Full Text for CTM Homiletics 21-12 (Text)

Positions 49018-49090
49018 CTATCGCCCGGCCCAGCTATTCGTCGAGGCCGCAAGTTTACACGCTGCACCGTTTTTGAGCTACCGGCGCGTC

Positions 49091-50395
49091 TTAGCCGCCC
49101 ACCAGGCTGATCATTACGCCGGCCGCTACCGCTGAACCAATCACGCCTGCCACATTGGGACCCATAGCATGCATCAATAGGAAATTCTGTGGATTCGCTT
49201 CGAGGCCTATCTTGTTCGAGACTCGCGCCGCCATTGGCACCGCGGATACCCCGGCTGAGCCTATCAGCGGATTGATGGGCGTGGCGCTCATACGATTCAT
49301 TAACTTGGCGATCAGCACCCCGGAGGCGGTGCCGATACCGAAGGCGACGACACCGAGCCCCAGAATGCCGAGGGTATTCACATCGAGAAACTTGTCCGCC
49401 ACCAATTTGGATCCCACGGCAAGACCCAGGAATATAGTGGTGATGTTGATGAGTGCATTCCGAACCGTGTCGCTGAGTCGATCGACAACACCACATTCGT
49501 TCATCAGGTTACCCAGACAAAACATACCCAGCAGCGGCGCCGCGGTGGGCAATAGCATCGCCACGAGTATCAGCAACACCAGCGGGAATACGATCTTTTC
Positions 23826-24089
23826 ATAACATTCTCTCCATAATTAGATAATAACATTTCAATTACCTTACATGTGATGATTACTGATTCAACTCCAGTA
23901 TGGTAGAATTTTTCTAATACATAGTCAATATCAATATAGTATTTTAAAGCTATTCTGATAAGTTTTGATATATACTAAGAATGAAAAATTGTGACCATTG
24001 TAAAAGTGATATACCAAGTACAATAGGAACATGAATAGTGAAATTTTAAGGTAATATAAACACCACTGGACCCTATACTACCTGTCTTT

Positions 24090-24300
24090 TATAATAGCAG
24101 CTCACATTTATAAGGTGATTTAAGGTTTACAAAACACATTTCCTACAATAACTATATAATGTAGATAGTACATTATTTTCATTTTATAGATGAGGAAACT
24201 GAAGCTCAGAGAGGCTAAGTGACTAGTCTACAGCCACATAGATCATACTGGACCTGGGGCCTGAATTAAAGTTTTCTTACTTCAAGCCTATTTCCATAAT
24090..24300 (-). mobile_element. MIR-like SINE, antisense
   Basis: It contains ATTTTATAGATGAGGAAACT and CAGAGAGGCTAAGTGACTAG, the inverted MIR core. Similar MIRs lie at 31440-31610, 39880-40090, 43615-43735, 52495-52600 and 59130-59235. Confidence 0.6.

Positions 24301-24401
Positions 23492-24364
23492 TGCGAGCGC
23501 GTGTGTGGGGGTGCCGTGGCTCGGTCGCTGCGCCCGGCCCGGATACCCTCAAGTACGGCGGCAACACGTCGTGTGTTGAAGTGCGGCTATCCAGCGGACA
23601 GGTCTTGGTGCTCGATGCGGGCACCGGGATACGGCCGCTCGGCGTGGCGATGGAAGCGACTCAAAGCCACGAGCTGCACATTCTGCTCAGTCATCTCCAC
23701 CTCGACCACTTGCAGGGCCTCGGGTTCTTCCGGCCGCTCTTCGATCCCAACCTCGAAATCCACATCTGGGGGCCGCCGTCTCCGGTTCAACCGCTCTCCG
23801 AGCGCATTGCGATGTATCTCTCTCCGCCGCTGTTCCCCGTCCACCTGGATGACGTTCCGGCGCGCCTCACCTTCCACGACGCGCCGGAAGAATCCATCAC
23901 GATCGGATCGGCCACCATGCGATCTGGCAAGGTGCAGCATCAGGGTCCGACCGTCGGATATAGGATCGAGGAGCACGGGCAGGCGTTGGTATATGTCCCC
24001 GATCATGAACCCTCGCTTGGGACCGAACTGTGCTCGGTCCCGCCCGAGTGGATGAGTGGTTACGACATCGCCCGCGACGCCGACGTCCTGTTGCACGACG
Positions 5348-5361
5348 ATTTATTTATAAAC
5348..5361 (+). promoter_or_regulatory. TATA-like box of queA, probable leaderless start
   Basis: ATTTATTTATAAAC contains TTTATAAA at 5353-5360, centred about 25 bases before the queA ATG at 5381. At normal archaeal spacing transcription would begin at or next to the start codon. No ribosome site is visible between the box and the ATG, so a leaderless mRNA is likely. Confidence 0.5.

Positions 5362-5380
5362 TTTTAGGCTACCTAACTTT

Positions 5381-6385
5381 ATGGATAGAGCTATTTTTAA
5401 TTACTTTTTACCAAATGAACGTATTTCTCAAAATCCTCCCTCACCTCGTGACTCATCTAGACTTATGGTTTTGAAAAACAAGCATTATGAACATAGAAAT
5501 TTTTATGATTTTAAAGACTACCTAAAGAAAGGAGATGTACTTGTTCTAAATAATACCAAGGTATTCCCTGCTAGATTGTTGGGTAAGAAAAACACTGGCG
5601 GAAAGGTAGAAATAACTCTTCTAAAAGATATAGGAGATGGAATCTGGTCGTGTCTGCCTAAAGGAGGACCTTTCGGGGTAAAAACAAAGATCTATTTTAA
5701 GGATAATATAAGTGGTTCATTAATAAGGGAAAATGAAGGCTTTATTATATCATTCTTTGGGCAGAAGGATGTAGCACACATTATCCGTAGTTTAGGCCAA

• J f'+.). (l1;~. . 11. _ L~ ., • -.. Concou()io Theological Monthly DECEMBER • 1950 ARCHIVE HOMILETICS Sermon Study on Amos 8.11-12 for Sexagesima EISENACH OLD TESTAMENT SELECTIONS Jan. 1 Jan. 7 Jan. 14 Jan. 21 Jan. 28 N.Y. Day 1 S. a. Ep. 2 S. a. Ep. Sept. Sex. Ps.121 Ps.122 Ex. 3:1-6 Jer.9:23-24 Amos 8: 11-12 (The Lord Our Protector) (God's Help for Witness) (Christ's Glory Revealed) (God's Deliverance from Sin) (Our Helplessness Without God) THE MESSAGE OF AMOS The words of Amos, and this text in particular, may not attract the Gospel preacher as a basis for his pulpit message. The Law and the curses of the Law are all that this text seems to contain. Why preach from Sinai when our message comes from Calvary? A look into the causes that provoked these prophetic utterances in the eighth century B. C. should, however, convince the conscien­tious pastor that he ought to preach from the Book of Amos. And as he does so, he may be overwhelmed by the staggering weight of what it has to say to him and to his hearers. The burden of the message will crush him to his knees to exclaim with Amos: "0 Lord God, forgive, I beseech Thee! 0 Lord God, cease, I beseech Thee!" (7:2,5.) The people of Amos' time had a different culture; they lived in a different social and political setting; they were entangled in dif­ferent international relationships. But the basic reasons for the announcement of God's judgment upon His people of old can be found in strikingly similar conditions and attitudes today. After understanding why the thunder of God's judgment echoes and re-echoes through the passages of Amos, the preacher of 1951 cannot but see the same storm closing in upon his own day, and there will be born within him the same urgency to sound the alarm that caused Amos to say: "The lion hath roared, who will not fear? The Lord God hath spoken, who can but prophesy?" (3:8.) But the Gospel minister need not hesitate to preach from Amos 924 HOMILETICS 925 because this prophetic book has only a negative message. There is a rainbow of hope and comfort even in the dark skies of Amos. To see it, we must relearn some lessons from Amos that belong to the ABC's of Christian faith and conviction. He teaches us that the world is not a checkerboard of fate or caprice. The pieces, big or small, on the board are not moved by a chance interaction of accidents. Thus, for example, the time for each event is in the hands of the Creator of time, who "turneth the shadow of death into the morning and maketh the day dark with night" (5:8). The trains of earth's events always are on time-God's time-they do not leave too early, and they do not arrive too late. Nor is man autonomous among men and human events. There is a cause and effect that utterly ignores the most sacred laws in man's textbook on economics, politics, sociology, war, and peace, because He that "buildeth his stories in the heavens" (9: 6) has His own "because" (2: 6 etc.) and "therefore" (2: 14 etc.) for each succeeding development in the destiny of the individual or the nation. -This is indeed a rock to which to cling in the seething seas of Amos' and our own national and international situation. Therefore Amos can assure us that there always are bright rays on the distant horizon, in the ultimate purposes of God, even when the sky overhead for the moment be dark with judgment. As strong as God's power, as unyielding as His justice, so unbending is always His loving purpose for men. Whatever it is, everything must serve His good and gracious will. His chosen people will be decimated and carried away into all the corners of the earth that "the remnant of Joseph" (5: 15) may survive to bring forth the Redeemer of Israel in the fullness of time. The house of David, his earthly kingdom, must be leveled to the ground in order that "the taber­nacleofDavid" (9:11 and Acts 15:16-17) may arise to new glory. There will be a sifting of judgment, but not one piece of wheat will fall to the ground. There will be locusts and fire, and body and soul will hunger (7: 1; 7: 4; 8: 11) in order that the bounties of His Church may supply the needs of men in abundance (9: 13-14) . He will cause Israel "to go into captivity beyond Damascus" (5: 27 ) so that His people "shall no more be pulled up out of their land" (9:15). 926 HOMILETICS Why God must use such violent means to make His good and gracious will be done -that is the message of Amos. He had to awaken Israel to the realization that every earthly institution is not an end in itself: the nation that God had chosen has no special privilege, but is "as the children of the Ethiopians ... the Philis­tines . . . the Syrians" (9: 7) as soon as it no longer serves His purpose of grace. The Temple of stone that He Himself had ordered built must be demolished when it becomes a stone of offense and is abused as a source of false confidence. His congregation must be scattered when the outward organization stands in the way of His will and becomes a cause for self-glorification. His sacrifices will cease when they become idolatry or a ritual of rote and an excuse for unholy living. Nation, form of government, Temple, altar, all must go down when they obstruct the path of His gracious purpose. The "tabernacle of David" must survive at all costs. In enunciating this fundamental axiom of God's government Amos speaks to us: to our nation, a chosen nation in many respects like Israel when we think of the lavish blessings that God has poured out upon us to enable us to spread His kingdom; to our form of government, democratic and free, so conducive to the building of the Kingdom that many have identified it with God's kingdom and believe that it must continue if the Gospel is to have success; to our Western culture which many feel cannot be replaced as a means of expressing Gospel truths; to our Church, the Church pure in doctrine and practice, which has been such a blessed vehicle for spreading His kingdom. In so many respects we are like God's chosen people of old, of whom Amos said: "I led you," and "1 brought you up from the land of Egypt" (2: 10) . To us Amos says: "Yes, God will use all this to accomplish His will; but God must destroy it from its roots that the 'tabernacle of David' may be raised and sustained." America, Western culture, the democratic form of government, the Lutheran Church -all this is not too costly in God's economy of salvation if it obstructs His purpose of grace. Amos proclaims that God is going to use a means to destroy His people in order to preserve His People that seemed utterly unworthy of Him. The Assyrians, the most cruel and bloody war HOMILETICS 927 machine of the time, guilty itself of every crime against man and God, this nation, says Amos, God is going to use as His instru­ment. What Amos said must have appeared as unthinkable and insane to this smug and self-satisfied Israel, and yet "God, for the time being, would be on the Assyrian side" (Pulpit Commentary, p. 123). Does it seem as impossible to us that God should use atheistic Communism, this rule of terror, to destroy nations that call themselves Christian in order to preserve a "remnant of Jo­seph" and to tear down the church that claims His name in order to build "the tabernacle of David"? Therefore Amos calls on us not only to be spectators of what happened to Israel as a people and a church when it crossed God's plan for His People and His Church. When Amos lays down this axiom of cause and effect in history, he does not encase it in a vacuum of past political theory. He marshals facts and figures to show how this dispensation of God is working out in the concrete realities of Israel's everyday life. With scalpel sharpness He cuts deeply into the body of Israel and lays bare the malignancy that has eaten away the vitals of the nation. What He bares to view as the cause of Israel's decay cannot merely be interesting reading for us. The rottenness of State and Church that he finds has the same putrid odor among us. And it can only be an odor of death if something drastic is not done. For the God of Amos is always the same; He does not change from New Deal to Fair Deal or to any other expediency in His government; His "because" and His "therefore" remain immutable. This similarity of the causes of Israel's doom with conditions of today and the imminence of judgment that Amos foresees must make us fear and tremble as we preach from this prophetic book. They (the prophets) are almost as much our contemporaries as they were contemporaries of their own generation ... it is possible that the utterances of these leaders of Israel are even more per­tinent today than at the time their voices thundered through the cities and across the hills of Ephraim .... It must be remembered that the writings of these Israelite prophets display a unique time­lessness. They deal with those fundamental problems of life which are eternally present in every generation. (Rolland E. Wolfe, Meet Amos and Hosea, 1945.) 928 HOMILETICS How does Amos preach this difficult message? First of all, he does preach the message. He does not withdraw from the raw facts of life into a mysticism of a suprahistorical indifference. He does not remain on the desert heights of Tekoah and from the quiet solitude of its mountaintop commune with the stars of God over­head while the earth quakes underfoot. His call is not away from the earthly occupations of sheep and figs to the supramundane of speculation and contemplation. He finds his topic in the realities of sin on the board of trade, in the courtroom, in the cocktail parties, in the false and hypocritical worship. He does not shirk from letting God's Word apply to every area of man's relation to man and to God: upon social injustice, moral decay, pious cant-in whatever form these show themselves, he pronounces the woe of the righteous God. But he is not a revolutionary fanatic. Many see in Amos a heartless preacher of earthquake and doom and darkness. "Ihm fehlt die Liebe" (Cornill). Not a spark of sympathy, they say, warms his cold heart. However, is it not true in general that men will never find in God's Word what suits their taste? What concerns Amos is that he serve as the mouthpiece of Him "who took me from following the sheep." Others of his time may have shrugged their shoulders about the conditions of the day; some may have expressed regrets that they were what they were, and let the matter rest. But here we have a man whose soul burns from inner wounds and who must speak because "the Lord hath showed me." Hence he is not the wild agitator; not the uncouth peasant who fulminates against urban culture; not the "has not" who is jealous of "them as has"; not the revolutionary who only wants to destroy. Again and again he does indeed say: "The palaces shall be burned with fire," how­ever, not because they are an accomplishment of man's skill and ingenuity, but because when men feel that they are secure in the work of their hands and when culture builds its towers of Babel to defy God, then a man like Amos must let God's earthquake shake the foundation of man's pride and his faith in his self­sufficiency. And this message does not come from an unsympathetic heart. "0 Lord God, forgive, I beseech Thee" (7:2). These are not the HOMILETICS 929 words of a fanatic agitator. An intercessory prayer like this comes from a heart that is touched to the point of melting by the sin and hardness of the people. Again "his denunciation becomes a dirge" in chapter five. In plaintive tones he bemoans the fallen virgin Israel. Thus he identifies himself with his people; the hurt of his people is his pain. He still pleads with them as "my people." Even where Amos does not put it into words, we feel it in the overtones of his preaching that he does not delight in the doom that he proclaims merely for destruction's sake. At the same time Amos did not preach in the name of a social reform. He is not the spokesman of some political or social move­ment. He is not aiming at establishing a new setup in the political or social world. To be sure, he deals concretely with every phase of man's living together. He hales before the judgment bar the business sharper, the venial official, the drunken dames of wealth, and the slave-labor magnate. But he presents no program for the control of the political, social, economic, and educational life of his nation. His cure for all this is: "Hear the Word of the Lord." "Hate the evil, and love the good, and establish judgment in the gate" (5: 15 ). "Let judgment run down as waters and righteousness as a mighty stream" (5: 24). "The contents of the book lie between the expressions: 'Thus saith the Lord' (1: 3) and 'Saith the Lord thy God'" (9:15). (Pulpit Commentary, p. 7.) Amos also proclaims that there is a connection between sin and national calamities in Israel as well as among the heathen nations. Here again we are not standing before the scene of this book as spectators, but have reason to look about us for similar situations. "The connection between sin and suffering does indeed abound in mysteries; yet it is a reality not to be denied. It is dangerous for us confidently to interpret the plans of divine providence. Yet God Most High is the supreme Ruler of the nations, and in His own Word His 'dealings' with the nations are interpreted with unerring justice and truth. The several disasters recounted in this passage as having befallen Israel are declared to have been in the nature of chastisements designed to awaken reflection and to call to repentance and to newness of life. 'The voice of the rod' is sometimes effectual, and always morally authoritative. . . . The power of man to resist the appeals and the entreaties, the commands, and the chastise-59 930 HOMILETICS ments of a righteous God is one of the most surprising and awful facts of the moral universe." (PttZpit Commentary, p. 76.) How to preach on Amos? The answer is: Like Amos: obedient to the responsibility of a watchman; fearless in naming sin; sym­pathetic in heart; believing that we may ask in prayer to the last moment; trusting in the Redeemer of Israel, who atoned for every sin. THE MESSAGE OF THE TEXT The central words of the text are "famine" and "thirst." In other words, it speaks about basic human needs that crave for satisfaction and that must be met if men are to eixst. Two kinds of hunger and thirst are mentioned. The first is a "famine of bread" and "thirst for water." We need not demonstrate the necessity of bread and water as an ab­solute need for the physical existence of man; everyone knows it. But not all people are willing to admit what is intimated in the text, namely, that it is God who also supplies these necessities (Is. 48:21; Ps.104:10-11) and can withdraw them: "l will send." (4:6-9; Ps.105:16; Ezek.4:16.) The second hunger and thirst is that "of hearing the words of the Lord." Amos does not set out to prove that man needs this want supplied if he is not to shrivel up, starve, and die in the fullest sense of temporal dissolution and eternal destruction. It is one of the unargued axioms of his message that man has more than physical wants which God must supply and which are here sum­marized by the general term "bread." God gives man bread to feed his body; and He has so made man that his organs can draw the necessary nourishment from proteins and carbohydrates and fats. The digestive juices can draw sus­tenance from bread, while rock or iron cannot be assimilated into strength. God gave man a mind. It, too, seeks satisfaction. But it cannot digest meat and potatoes; it needs a diet of mental things to satisfy the hunger of his thinking. God also gave man a soul. The soul has an appetite, a craving for satisfaction. And God made it so that it cannot still its hunger with bread of wheat nor with a diet of mental food. If it is to live and not starve, it needs soul food: God and His Word. Man is a famished creature no matter how much he stuffs his HOMILETICS 931 body with bread and no matter how much thought he funnels into his mind. Whether he admits it or not, this famine is real, and its effects are enervating and end in death. Not only does he remain unhappy because the basic need of his being is not satisfied; but starving spiritually, he lacks the energizing power to organize life into a satisfying and workable pattern. Cut off from the proper diet for his soul, man remains completely helpless: his sociology remains a chaos of conflicting ideologies, his ethics does not rise above the jungle law of the survival of the fittest, his political science does every violence to the dignity of man, his economy ends in the exploitation of the weak. Witness what men have done to each other in recent years (and throughout history) when they thought they could ignore this prime need of mankind. And then we have not mentioned the famine that sets in when man bids farewell forever to the bread that filled his stomach and the things with which he filled his mind, and enters that world where, cut off from God, an eternal famine reigns. The text does not only mention two kinds of famines, it also suggests the comparison of the two that has just been touched upon. When God withdraws bread for the body, that is bad (EzelL 4:16; 14:13), but He will send "not (merely) a famine nor (merely) a thirst for water," but (what is worse) of "hearing the words of the Lord." This famine is judgment in its fullest form. When this doom comes upon man, "his strength shall be hunger­bitten, and destruction shall be ready at his side" (Job 18:12). Then the sun goes down on his brightest day, then the earth quakes under his feet, and then "the horns of the altar shall be cut off," and the "songs of the Temple shall be howlings" (3: 14; 8: 3). "Such is ever the end of departing from God -songs palsied into silence are turned into wailing . . . death stalking supreme and silence brooding over all" (Alexander Maclaren, Expositions of Scripture, VI, 171). The first thing that such a famine of hearing the Word of the Lord does is to show how inadequate for man's needs all the things were that man had used as "Ersatz" for the Bread of Life. Such a substitution is always idolatry. Man makes to himself gods who, he thinks, will provide his needs but whom he can control. But whether the idols be set up like the calves of Bethel (4:4; 5:5) or 932 HOMILETICS whether they be established in the temples of money and man's pride and self-sufficiency, they will tumble from their pedestals as absolutely worthless. Men will realize that they have "rejoiced in a thing of nought," when they said: "Have we not taken to us horns by our own strength?" (6: 13.) And the remarkable thing about this famine is that it sets in when men think that the idols are supplying them in abundance with their needs. When the palaces seem stronger and bigger than ever, when the "king's chapel" (7: 13) drew large crowds, when men were "at ease in Samaria," when they were lying "upon beds of ivory" and "eating the lambs out of the flock and the calves out of the midst of the stall" and "chanting to the sound of the viol" ( 6: 4-5 ), when they had "put far away the evil day" (6: 3) -then suddenly the famine will come. This is not only Old Testament doctrine; Jesus Himself said: "Woe unto you that are full! For ye shall hunger" (Luke 6: 25 ) . Though full of bread, supplied by his idols (as he thought), "it shall even be as when an hungry man dreameth, and, behold, he eateth; but he awaketh, and his soul is empty; or as when a thirsty man dreameth, and, behold, he drinketh; but he awaketh, and, behold, he is faint, and his soul hath appetite: so shall the multitude of all the nations be that fight against Mount Zion" (Is. 29: 8 ). When men say, like Gomer of old: "I will go after my lovers that give me my bread and my water, my wool and my flax, mine oil and my drink" (Hos. 2: 5 ), they always end where Gomer ended, in slavery and starvation, and where the younger son landed in the far country with only the remembrance: "How many hired servants of my father's have bread enough and to spare, and I perish with hunger!" (Luke 15: 17.) This famine is bad because all man-made devices to escape its ravages are in vain. Wherever man turns, he meets only new pains: "As if a man did flee from a lion and a bear met him; or went into the house and leaned his hand on the wall and a serpent bit him" (5 : 19) . That is the fearful mystery of this famine. When man sees that one idol failed to supply his needs, he quickly manufactures other idols which are just as inane. Idolatry always is polytheism. Men today may admit that the future is hopeless and may speak about the Untergang des Westens, and yet under-HOMILETICS 933 neath there is always the hope that in some idol of natural evolu­tion things will develop into a stable situation. This famine cannot be avoided, says the text. "The days are coming," coming as surely as any effect follows a cause. Amos sees these days of famine on the march and nothing able to block their advance. How does he know this? Answer: "Thus saith the Lord." No prating about love, no protesting about culture will deflect these marching days of doom. The citizens of Samaria have feasted and sit surfeited, they have drunk and are singing in revelry, there seems to be an unlimited supply of everything for the future; yet they are going to starve in all this superabundance, yea, be­cause of it. Why does God impose this doom? The answer is: because men bring it upon themselves. He had given this word in abundance to Israel in the past by prophetic utterance and by deeds of provi­dence (2:11; 2:10). But they "gave the Nazarites wine to drink and commanded the prophets, saying: 'Prophesy not''' (2:12). To Amos, who bore the Word of God to them, they said: "0 thou seer, go, flee thee away into the land of Judah, and there eat bread, and prophesy there; but prophesy not again any more at Bethel; for itis the king's chapel, and itis the king's court" (7: 12-13 ). But will God withhold His sustaining Word even when the famine is upon men and they seek to allay their hunger? Yes, even then: "And they shall wander from sea to sea, and from the north even to the east, they shall run to and fro to seek the Word of the Lord and shall not find it" (8: 12). All strength gone, men reel in all directions for sustenance and do not find it. Not only will the Word of the Lord be "precious in those days" (1 Sam. 3: 1 ), it will cease entirely. There comes a time when God says to His Prophet: "Thou shalt be dumb and shalt not be to them a reprover" (Ezek. 3:26). Then the cry will go up from many a Saul in a witch's hovel: "God is departed from me and answereth me no more" (I Sam. 28: 15 ). God is not mocked. Because I have called and ye refused; I have stretched out My hand and no man regarded; but ye have set at nought all My counsel and would none of My reproof: I also will laugh at your calamity; I will mock when your fear cometh; when your fear cometh as desolation and your destruction cometh as a whirlwind; 934 HOMILETICS when distress and anguish cometh upon you. Then shall they call upon Me, but I will not answer; they shall seek Me early, but they shall not find Me. (Prov.1:24-28.) Furthermore, in so many instances their desire for God is not genuine, but "made in abject fear, in which there is no element of loyalty or love" (Pulpit Commentary, p.168). "Men hunger and thirst for it ( the Word), but indeed in many instances not in the right spirit. They desire to hear promises and comfort as quickly as possible" (Lange's Commentary, p.57). "Wer Gottes Wort nicht will, dem solI es so fern genug kommen, dass er's nimmer­mehr finden mag, wenn er's gern haette" (Luther in Daechsel's Bibelwerk ). That is another mystery of this doom. Starving, they refuse to let go of that which brought on the famine. Even when the "fair virgins and young men [the sturdiest} faint for thirst" (8: 13), they still continue to "swear by the sin of Samaria and say: Thy god, 0 Dan, liveth" (8:14). G. also Is.8:12. The need of God and His Word to supply the need of man is expressed in a positive way in many parts of Scripture. "As the hart panteth after the water brooks, so panteth my soul after Thee, o God. My soul thirsteth for God, for the living God; when shall I come and appear before God?" (Ps.42:1-2.) Cf. also Ps.143:6. Scriptures also promise positively that God will fill this need. "For I will pour water upon him that is thirsty, and floods upon the dry ground; I will pour My Spirit upon thy seed and My bless­ing upon thine offspring" (ls.44:3). Cf. also Is.49: 10 and 55: 1-3. God can and does supply this need because His Son cried out: "In My thirst they gave Me vinegar to drink" (Ps. 69: 21 ). Cf. also Rev. 21:6. The blessings of God in His Word really satisfy man's need. "Blessed are they which do hunger and thirst after righteousness, for they shall be filled" (Matt. 5 : 6). Cf. also Ps. 34: 9-11; 63: 1-5 ; Rev. 7:16-17; John 4:14-15; 7:37; Luke 1:53; 6:21. THE MESSAGE OF THE TEXT IN THE CONTEXT The larger context of the time of Amos' activity has already been touched upon. A few historical facts are necessary to round out the picture. HOMILETICS 935 When Amos was called from Tekoah in Judah (near Beth­lehem), the kingdom of David and of Solomon had been divided for about 200 years. After both sections of the nation had for the most part of this period gone through a rather inglorious era, suf­fering invasion and humiliation from one another and from for­eigners, now a period of prosperity had come. The territory of the northern and southern kingdoms combined once again ap­proached the extent of David's and Solomon's empire. Amos'mes­sage is directed mainly to the northern part, Israel, and its capital, Samaria. These were boom days in Israel. There are many refer­ences in the book to the great amount of wealth that was flowing into the nation. As always, prosperity put the hardest strain on the nation. Amos says: It won't last. And it didn't. Thirty years after the death of Jeroboam II, the occupant of the throne at that time, Samaria was in ruins, and the people had gone into captivity "be_ yond Damascus" into Assyrian hands. The prosperous era was an "Indian summer"; the killing frost of winter was close at hand. The context of the doom pronounced by Amos in these verses can readily be gained from the few chapters of this book. There was a "because" for this terrible "therefore" of the Lord. The famine for the Word imposed by the Lord came because men had rejected the Word. And the results of this rejection became apparent in three main areas: 1. The false worship of Bethel and the formal religious cant (2:7-13; 4:4-5; 5:4-6; 5:21-27; 6:10; 7:13); 2. Immorality of every kind (2:7-8; 4:1; 6:1-14; 9:10); 3. Social evils (2:6-7; 3:15; 4:1-3; 5:7-15; 8:48). The counterpart of the situation in our day is not hard to find. The immediate context of the text makes these verses the climax of Amos' preaching of doom. After he had pronounced judgment upon Israel and Judah as well as upon some foreign nations and had given a description and the reasons for this visitation in the first six chapters, he tells us of five visions that the Lord had showed him (7: 1-9: 1 0 ). These visions deal with the same topic in a more graphic and vivid manner. They are in climactic order. The destruction in the form of locusts (7:1-3) and the drought (7:4-6) was averted by the inter-936 HOMILETICS cession of the Prophet. The next two visions, that of the plumb line and that of the basket of figs, portray and emphasize the unalterable decision of the Lord to let justice take its course (7: 7 -17; 8: 1-3 ) . The fifth vision (9: 1-10) no longer portrays the doom in figures of speech; here Amos sees the Lord Himself wielding the sword over altar and people. The text itself is part of the elaboration of the fourth vision: "The end is come." Israel is ripe for judgment. When the fruit is ripe, there is nothing more for God to do than to "put in the sickle, for the harvest is come." To explain to what extent this judgment of doom will overtake his people, i\ . .mos adds the words of the text: not only physical deprivations, but even spiritual famine. The question whether Amos received these visions before or after his appearance in the northern kingdom is not important. Although the closing words of promise (9: 11-15) are regarded by many as a later addition to the authentic words of Amos, the reasons for this conclusion are purely speculative. A man of faith like Amos must have hope. TEXTUAL NOTES There are no serious linguistic problems in the text. A lexicon will clear up any language difficulty. Although the sophisticated officialdom dismissed Amos with the sneer: "Can any good thing come from Tekoah?" his language is considered some of the purest in the Old Testament. V.11. "Days are coming": this participle indicates the steady, uninterrupted flow of these deluge days. To discard the first six words because they disturb the poetic structure is a precarious procedure, to say the least. -"I will send a famine into the land." The LXX adds "and a thirst" after the word "famine." The Greek likewise adds the word "famine" before the words "to hear the words of the Lord." "Words" is given as a singular noun by the LXX and other versions as well as by some manuscripts. V.12. The verb "wander" has the connotation of wavering, reeling, staggering. "To run to and fro" has the overtones of haste, urgency, also that of frantic indecision. Cf. Jer. 5: 1. -"From sea to sea" is interpreted by some: From the Dead Sea to the Medi­terranean Sea, as in Joel 2:20 and Zech.14:8. Perhaps better: HOMILETICS 937 "Beginning at a sea until at the other end of the world they come again to a sea, as in Ps.72:8 and Zech. 9: 10" (Keil). -"From the north even to the east" is evidently a shorter form for: from the north to the south, and from the west to the east. SUGGESTED OUTLINES Our Helplessness Without God is 1. Full-because of our needs 1. of body and soul 2. as individuals and in our living together II. Fatal-because there is no other source of supply for our needs III. Foolish -because it is brought on by man "Graciously Defend Us from ... Famine" by teaching us to I. "Seek not the meat that perisheth," because "man does not live by bread alone" II. "Seek the meat that endureth," because it alone satisfies every need The Hunger of Man 1. is not stilled by bread: do not be misled by all appearances to the contrary! II. can be satisfied only with the Bread of Life: do not reject it! WALTER R. ROEHRS